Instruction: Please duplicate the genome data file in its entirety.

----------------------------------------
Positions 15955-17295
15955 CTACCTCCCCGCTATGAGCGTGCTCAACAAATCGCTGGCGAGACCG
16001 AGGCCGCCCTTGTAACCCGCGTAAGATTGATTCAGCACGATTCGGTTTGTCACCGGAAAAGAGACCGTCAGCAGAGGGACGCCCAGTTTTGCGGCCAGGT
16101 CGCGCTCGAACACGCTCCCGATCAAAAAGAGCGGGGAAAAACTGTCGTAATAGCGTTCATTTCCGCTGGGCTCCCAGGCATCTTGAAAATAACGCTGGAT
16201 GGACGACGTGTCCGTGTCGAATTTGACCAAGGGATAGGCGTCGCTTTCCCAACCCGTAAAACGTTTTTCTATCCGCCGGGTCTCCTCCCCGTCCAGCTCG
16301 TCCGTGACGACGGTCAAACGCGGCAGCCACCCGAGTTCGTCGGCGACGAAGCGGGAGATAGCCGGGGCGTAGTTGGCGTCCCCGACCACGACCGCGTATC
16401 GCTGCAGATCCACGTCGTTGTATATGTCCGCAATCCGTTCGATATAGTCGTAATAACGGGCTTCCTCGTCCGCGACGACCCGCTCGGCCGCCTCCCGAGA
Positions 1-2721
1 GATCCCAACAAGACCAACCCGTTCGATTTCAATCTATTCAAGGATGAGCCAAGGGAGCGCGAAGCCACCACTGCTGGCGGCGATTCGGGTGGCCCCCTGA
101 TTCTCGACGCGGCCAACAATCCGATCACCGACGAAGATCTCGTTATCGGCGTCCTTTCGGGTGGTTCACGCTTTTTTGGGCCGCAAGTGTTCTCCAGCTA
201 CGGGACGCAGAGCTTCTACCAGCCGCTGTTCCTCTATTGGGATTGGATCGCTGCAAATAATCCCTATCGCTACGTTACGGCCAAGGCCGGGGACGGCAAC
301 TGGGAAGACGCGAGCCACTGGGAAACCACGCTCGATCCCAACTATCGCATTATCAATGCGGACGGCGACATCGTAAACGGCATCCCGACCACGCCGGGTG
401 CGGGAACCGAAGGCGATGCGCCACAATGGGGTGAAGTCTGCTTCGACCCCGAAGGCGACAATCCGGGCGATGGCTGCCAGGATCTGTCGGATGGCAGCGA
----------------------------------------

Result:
Positions 15955-17295
15955 CTACCTCCCCGCTATGAGCGTGCTCAACAAATCGCTGGCGAGACCG
16001 AGGCCGCCCTTGTAACCCGCGTAAGATTGATTCAGCACGATTCGGTTTGTCACCGGAAAAGAGACCGTCAGCAGAGGGACGCCCAGTTTTGCGGCCAGGT
16101 CGCGCTCGAACACGCTCCCGATCAAAAAGAGCGGGGAAAAACTGTCGTAATAGCGTTCATTTCCGCTGGGCTCCCAGGCATCTTGAAAATAACGCTGGAT
16201 GGACGACGTGTCCGTGTCGAATTTGACCAAGGGATAGGCGTCGCTTTCCCAACCCGTAAAACGTTTTTCTATCCGCCGGGTCTCCTCCCCGTCCAGCTCG
16301 TCCGTGACGACGGTCAAACGCGGCAGCCACCCGAGTTCGTCGGCGACGAAGCGGGAGATAGCCGGGGCGTAGTTGGCGTCCCCGACCACGACCGCGTATC
16401 GCTGCAGATCCACGTCGTTGTATATGTCCGCAATCCGTTCGATATAGTCGTAATAACGGGCTTCCTCGTCCGCGACGACCCGCTCGGCCGCCTCCCGAGA
Positions 1-2721
1 GATCCCAACAAGACCAACCCGTTCGATTTCAATCTATTCAAGGATGAGCCAAGGGAGCGCGAAGCCACCACTGCTGGCGGCGATTCGGGTGGCCCCCTGA
101 TTCTCGACGCGGCCAACAATCCGATCACCGACGAAGATCTCGTTATCGGCGTCCTTTCGGGTGGTTCACGCTTTTTTGGGCCGCAAGTGTTCTCCAGCTA
201 CGGGACGCAGAGCTTCTACCAGCCGCTGTTCCTCTATTGGGATTGGATCGCTGCAAATAATCCCTATCGCTACGTTACGGCCAAGGCCGGGGACGGCAAC
301 TGGGAAGACGCGAGCCACTGGGAAACCACGCTCGATCCCAACTATCGCATTATCAATGCGGACGGCGACATCGTAAACGGCATCCCGACCACGCCGGGTG
401 CGGGAACCGAAGGCGATGCGCCACAATGGGGTGAAGTCTGCTTCGACCCCGAAGGCGACAATCCGGGCGATGGCTGCCAGGATCTGTCGGATGGCAGCGA